INTERNATIONAL FILM FESTIVAL OF INDIA 2022 REVIEW! Director Ali Abbasi’s third feature, Holy Spider, is based on serial murders that happened in Iran in 2002. Written by Abbasi and Afshin Kamran Bahrami, the film is about Saeed Hanaei, a veteran of the Iran-Iraq war, who took upon himself a “cleansing Iran of filth,” calling it a jihad. Targeting sex workers in the streets of Mashhad, Hanaei murdered sixteen women and dumped their bodies. It’s one of the most heinous crimes in the country. The killer was given the nickname Spider Killer.
The film begins like a traditional crime thriller. We see a silhouette picking up a prostitute off the streets and taking her up to an apartment. He kills her and dumps her body. Not long after, Saeed Azmi (Mehdi Bajestani) is revealed to be the one drifting through the city of Mashhad at night, picking up victims. A family man, Saeed lives a respectful life in the suburbs with his wife and two kid. All of them are unaware of his criminal activities. That’s one sign that this won’t be just about catching and unmasking the culprit.
Bajestani looks the part and quite impeccably executes the role. While working his day job and handling family affairs, he is calm, composed, well-loved, and respected. But then, portraying Saeed’s other, true self, Bajestani brings anger, obsession, and a wicked sense of morality. His body language induces fright, while his thoughts and actions make you immediately hate him.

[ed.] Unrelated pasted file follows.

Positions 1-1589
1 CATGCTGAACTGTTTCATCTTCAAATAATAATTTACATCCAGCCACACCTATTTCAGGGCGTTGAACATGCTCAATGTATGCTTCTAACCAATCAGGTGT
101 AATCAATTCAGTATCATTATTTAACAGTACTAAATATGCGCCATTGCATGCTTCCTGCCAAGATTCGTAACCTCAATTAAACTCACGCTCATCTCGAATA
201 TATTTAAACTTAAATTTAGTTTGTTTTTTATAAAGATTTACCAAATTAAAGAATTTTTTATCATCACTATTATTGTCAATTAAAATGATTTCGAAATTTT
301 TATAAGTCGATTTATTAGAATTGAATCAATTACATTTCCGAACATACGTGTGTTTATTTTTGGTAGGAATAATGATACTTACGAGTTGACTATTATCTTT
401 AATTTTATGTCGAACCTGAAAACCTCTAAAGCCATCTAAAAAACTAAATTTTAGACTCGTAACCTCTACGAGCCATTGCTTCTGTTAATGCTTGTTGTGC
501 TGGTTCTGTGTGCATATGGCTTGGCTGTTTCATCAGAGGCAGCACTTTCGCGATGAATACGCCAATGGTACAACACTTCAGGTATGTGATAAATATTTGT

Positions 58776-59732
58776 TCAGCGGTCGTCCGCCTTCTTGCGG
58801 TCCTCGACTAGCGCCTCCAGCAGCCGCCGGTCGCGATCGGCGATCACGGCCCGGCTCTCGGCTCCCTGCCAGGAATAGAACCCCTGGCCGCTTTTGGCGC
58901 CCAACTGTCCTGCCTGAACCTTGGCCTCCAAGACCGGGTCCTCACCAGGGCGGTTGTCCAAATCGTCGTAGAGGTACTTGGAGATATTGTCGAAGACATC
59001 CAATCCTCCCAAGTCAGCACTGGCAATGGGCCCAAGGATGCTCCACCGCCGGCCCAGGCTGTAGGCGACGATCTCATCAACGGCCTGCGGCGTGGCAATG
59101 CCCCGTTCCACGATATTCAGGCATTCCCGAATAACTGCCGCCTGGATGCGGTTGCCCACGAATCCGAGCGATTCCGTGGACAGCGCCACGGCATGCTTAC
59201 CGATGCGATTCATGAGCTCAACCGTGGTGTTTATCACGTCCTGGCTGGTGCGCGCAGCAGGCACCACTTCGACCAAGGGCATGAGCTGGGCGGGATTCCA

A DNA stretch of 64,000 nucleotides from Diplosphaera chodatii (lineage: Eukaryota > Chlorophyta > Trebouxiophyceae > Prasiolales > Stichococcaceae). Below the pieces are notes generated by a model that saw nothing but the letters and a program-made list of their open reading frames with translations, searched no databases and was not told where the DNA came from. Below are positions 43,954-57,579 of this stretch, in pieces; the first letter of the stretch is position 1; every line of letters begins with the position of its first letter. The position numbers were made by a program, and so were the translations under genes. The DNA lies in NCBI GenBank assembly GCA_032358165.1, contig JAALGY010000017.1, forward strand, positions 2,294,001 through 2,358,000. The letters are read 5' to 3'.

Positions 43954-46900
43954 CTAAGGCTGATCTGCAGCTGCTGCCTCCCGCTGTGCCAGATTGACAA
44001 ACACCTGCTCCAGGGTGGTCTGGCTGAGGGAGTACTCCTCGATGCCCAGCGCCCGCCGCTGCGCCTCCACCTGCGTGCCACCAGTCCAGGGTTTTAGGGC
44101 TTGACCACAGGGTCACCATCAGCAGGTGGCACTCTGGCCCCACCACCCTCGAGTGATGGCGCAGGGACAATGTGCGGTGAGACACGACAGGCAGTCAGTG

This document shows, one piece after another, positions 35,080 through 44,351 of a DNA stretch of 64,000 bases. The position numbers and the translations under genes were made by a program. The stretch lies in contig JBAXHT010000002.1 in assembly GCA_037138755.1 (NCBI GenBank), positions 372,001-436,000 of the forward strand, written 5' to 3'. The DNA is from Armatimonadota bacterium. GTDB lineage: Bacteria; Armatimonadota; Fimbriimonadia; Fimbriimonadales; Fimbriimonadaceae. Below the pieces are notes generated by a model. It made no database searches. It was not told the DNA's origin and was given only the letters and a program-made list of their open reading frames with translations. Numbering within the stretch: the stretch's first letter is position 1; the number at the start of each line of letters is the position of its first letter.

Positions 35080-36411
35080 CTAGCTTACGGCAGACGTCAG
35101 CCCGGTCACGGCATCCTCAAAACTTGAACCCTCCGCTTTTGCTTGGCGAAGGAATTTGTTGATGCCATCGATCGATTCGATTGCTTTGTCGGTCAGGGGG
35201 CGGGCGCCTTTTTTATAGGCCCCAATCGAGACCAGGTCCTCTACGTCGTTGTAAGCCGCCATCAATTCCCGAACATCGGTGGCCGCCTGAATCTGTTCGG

“…Hanaei murdered sixteen women and dumped their bodies.”
But it’s Zar Amir Ebrahimi who uplifts Holy Spider from a thriller to an investigative study of patriarchal ideologies and the symbolic struggle against them. Ebrahimi plays Rahimi, a journalist who travels to Mashhad to unravel the truth behind the killings. In her first experience in the city, Rahimi is denied entry into the hotel she has pre-booked. Her being unmarried calls for policing of her character and her hijab, which has left strands of hair visible. This is the first of many layers of the study into morality policing, gender bias, and stereotyping against women in Iran.
Rahimi is fictional, but the filmmakers’ motives behind delving into a two-decade-old case make sense with a strong female protagonist. The character stands in for the actual situation of women’s rights and liberties in Iran. Abbasi’s Holy Spider is perhaps coming at the right time, with Iran erupting in protests, marches, and globally communicated activism that supports equality for the suppressed gender.
Rahimi, an independent, strong-minded lady, is a striking bullet to the misogyny embedded in Iran’s well-established patriarchal ideals. At one point, she battles sexism and unwanted advances from a police officer, going against the odds to bring all those murdered women justice. A figure of authority treating Rahimi with such behavior further digs into the severity of the issue.
"…a brutally honest take on the deep-rooted, orthodoxical ideals and their fatal outcomes."